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Greatest Hits is a compilation album by American recording group Sly and the Family Stone. It was first released on November 21, 1970, by Epic Records. Comprising five singles and their b-sides along with one additional single and one album track, it includes all of the singles from the albums Dance to the Music (1968), Life (1968), and Stand! (1969), and all of their charting B-sides.

<i>Troubadour: The Definitive Collection 1964–1976</i> 1992 compilation album by Donovan

Troubadour: The Definitive Collection 1964–1976 is the first CD boxed set from Scottish singer-songwriter Donovan, released in the US on 4 August 1992. It was originally released as a two CD set in a long box. The long box also contained a picture booklet. In 1995, it was released again without the long box and picture booklet.

<i>Bob Dylans Greatest Hits Volume 3</i> 1994 greatest hits album by Bob Dylan

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Music for Pleasure and Classics for Pleasure (CFP) were British record labels that issued budget-priced albums of popular and classical music respectively. Albums were subsequently released under the MFP label in Australia (MFP-A) and South Africa.

<i>The Kink Kronikles</i> 1972 compilation album by the Kinks

The Kink Kronikles is a compilation double album by the Kinks, released on Reprise Records in 1972, after the band had signed with RCA Records in 1971. It contains thirteen non-album singles, fourteen tracks taken from five albums released by the band from 1966 to 1971, and one track previously unreleased. Designed specifically for the American market, it peaked at No. 94 on the Billboard 200. The single versions and mixes were not necessarily used for each track.

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<i>The Rox Box/Roxette 86–06</i> 2006 box set by Roxette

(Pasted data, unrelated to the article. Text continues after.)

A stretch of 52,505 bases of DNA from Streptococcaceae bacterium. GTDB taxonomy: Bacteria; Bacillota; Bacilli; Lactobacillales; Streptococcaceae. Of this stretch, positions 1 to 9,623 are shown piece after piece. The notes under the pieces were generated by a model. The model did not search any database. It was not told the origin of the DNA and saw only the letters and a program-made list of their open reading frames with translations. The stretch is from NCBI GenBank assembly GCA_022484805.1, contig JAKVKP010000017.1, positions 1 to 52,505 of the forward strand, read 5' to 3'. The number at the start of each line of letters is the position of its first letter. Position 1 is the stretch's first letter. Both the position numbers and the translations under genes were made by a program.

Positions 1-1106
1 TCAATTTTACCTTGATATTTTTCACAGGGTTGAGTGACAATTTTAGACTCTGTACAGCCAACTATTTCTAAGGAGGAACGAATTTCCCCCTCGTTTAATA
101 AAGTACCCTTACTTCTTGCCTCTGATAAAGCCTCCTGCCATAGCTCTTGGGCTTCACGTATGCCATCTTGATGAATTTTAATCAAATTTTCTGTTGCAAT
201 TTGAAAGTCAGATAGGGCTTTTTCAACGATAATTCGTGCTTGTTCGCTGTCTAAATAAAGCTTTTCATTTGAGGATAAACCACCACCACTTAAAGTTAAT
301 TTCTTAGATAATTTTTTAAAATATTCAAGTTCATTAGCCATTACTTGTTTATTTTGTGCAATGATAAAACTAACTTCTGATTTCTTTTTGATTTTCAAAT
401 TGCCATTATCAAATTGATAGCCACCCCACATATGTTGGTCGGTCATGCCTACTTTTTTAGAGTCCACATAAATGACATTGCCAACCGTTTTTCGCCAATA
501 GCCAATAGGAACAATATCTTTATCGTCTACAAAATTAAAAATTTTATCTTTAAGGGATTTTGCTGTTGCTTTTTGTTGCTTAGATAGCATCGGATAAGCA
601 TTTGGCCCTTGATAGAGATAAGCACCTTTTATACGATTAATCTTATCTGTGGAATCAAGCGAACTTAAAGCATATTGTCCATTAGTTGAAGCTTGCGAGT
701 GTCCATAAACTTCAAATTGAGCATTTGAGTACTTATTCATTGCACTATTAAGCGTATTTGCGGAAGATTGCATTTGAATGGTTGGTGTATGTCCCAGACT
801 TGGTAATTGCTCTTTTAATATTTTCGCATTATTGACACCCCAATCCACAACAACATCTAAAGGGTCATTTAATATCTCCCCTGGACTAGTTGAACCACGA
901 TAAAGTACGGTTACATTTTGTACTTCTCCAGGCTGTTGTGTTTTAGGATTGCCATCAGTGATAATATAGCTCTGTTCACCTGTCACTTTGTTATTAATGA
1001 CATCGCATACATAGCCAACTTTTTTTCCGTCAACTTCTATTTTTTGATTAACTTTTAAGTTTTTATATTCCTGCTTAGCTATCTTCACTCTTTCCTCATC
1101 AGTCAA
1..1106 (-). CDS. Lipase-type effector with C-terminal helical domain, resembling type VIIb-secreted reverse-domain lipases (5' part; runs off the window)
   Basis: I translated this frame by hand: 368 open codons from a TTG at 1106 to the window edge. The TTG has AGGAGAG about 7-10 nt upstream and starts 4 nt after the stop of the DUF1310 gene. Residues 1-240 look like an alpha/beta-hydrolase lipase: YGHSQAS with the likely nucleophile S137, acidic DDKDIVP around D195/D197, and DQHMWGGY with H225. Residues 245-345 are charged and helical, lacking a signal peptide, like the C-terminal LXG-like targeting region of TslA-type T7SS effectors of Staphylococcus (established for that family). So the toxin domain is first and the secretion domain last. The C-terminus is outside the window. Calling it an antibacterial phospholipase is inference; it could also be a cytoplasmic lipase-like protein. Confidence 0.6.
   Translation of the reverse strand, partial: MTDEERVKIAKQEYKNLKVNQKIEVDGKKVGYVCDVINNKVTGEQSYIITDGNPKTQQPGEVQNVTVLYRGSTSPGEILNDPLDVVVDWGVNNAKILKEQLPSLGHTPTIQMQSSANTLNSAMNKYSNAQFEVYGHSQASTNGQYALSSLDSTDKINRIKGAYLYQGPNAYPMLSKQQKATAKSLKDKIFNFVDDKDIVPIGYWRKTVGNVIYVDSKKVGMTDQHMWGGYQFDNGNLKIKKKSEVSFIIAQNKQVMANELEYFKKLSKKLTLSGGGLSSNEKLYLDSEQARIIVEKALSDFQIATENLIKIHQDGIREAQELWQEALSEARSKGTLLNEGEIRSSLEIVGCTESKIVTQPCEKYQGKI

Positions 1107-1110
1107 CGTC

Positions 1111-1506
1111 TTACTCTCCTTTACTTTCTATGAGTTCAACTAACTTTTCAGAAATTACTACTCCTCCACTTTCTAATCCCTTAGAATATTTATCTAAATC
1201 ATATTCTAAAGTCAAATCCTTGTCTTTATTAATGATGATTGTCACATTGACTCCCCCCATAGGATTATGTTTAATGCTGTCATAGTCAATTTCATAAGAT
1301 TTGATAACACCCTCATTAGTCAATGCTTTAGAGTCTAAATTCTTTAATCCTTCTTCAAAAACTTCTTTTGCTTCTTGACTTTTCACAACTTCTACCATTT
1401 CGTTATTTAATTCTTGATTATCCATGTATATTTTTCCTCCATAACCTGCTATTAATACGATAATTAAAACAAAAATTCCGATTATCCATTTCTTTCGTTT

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<i>Back in Your Arms</i> 1998 studio album by Amanda Lear

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References

  1. McDonald, Heather (30 April 2018). "A Definition of, and Look at, Compilation Albums". The Balance Careers. Retrieved 6 September 2018.
  2. Marc Burrows (20 November 2013). "Why a greatest hits album can be the band's greatest". The Guardian.
  3. "Definition of 'compilation album'". collinsdictionary.com.
  4. Emily Jupp (25 September 2015). "32 years of NOW music compilations". independent.co.uk.
  5. Michael Hann (9 April 2018). "Covered in glory: the tribute albums that saved careers and changed lives". The Guardian.
  6. "Definition of retrospective in English". oxforddictionaries.com.
  7. King, Richard (2016). Recording Orchestra and Other Classical Music Ensembles. Taylor & Francis. p. 223. ISBN   1317520815.
  8. Christgau, Robert (1981). "The Criteria". Christgau's Record Guide: Rock Albums of the Seventies . Ticknor & Fields. ISBN   0899190251 . Retrieved 6 April 2019 via robertchristgau.com.
  9. "TLC to Release Greatest Hits Compilation to Accompany Biopic, New Album Coming in 2014". Pitchfork. 23 September 2013. Retrieved 1 December 2013.
  10. Gentile, John (8 November 2013). "Deadmau5 Compilation 'We Are Friends Vol. 2' – Album Premiere". Rolling Stone. Retrieved 1 December 2013.
  11. Suchet, Richard (28 November 2013). "Now Compilation Albums Celebrate 30 Years". Sky News. Retrieved 1 December 2013.
  12. 1 2 3 Brian McPherson (1999). Get It in Writing: The Musician's Guide to the Music Business. Hal Leonard Corp. p. 68. ISBN   9780793566990 . Retrieved 24 March 2015.
  13. Brian McPherson (1999). Get It in Writing: The Musician's Guide to the Music Business. Hal Leonard Corp. p. 89. ISBN   9780793566990.
  14. "UK Top 40 Compilation Albums", BBC, retrieved 2012-04-01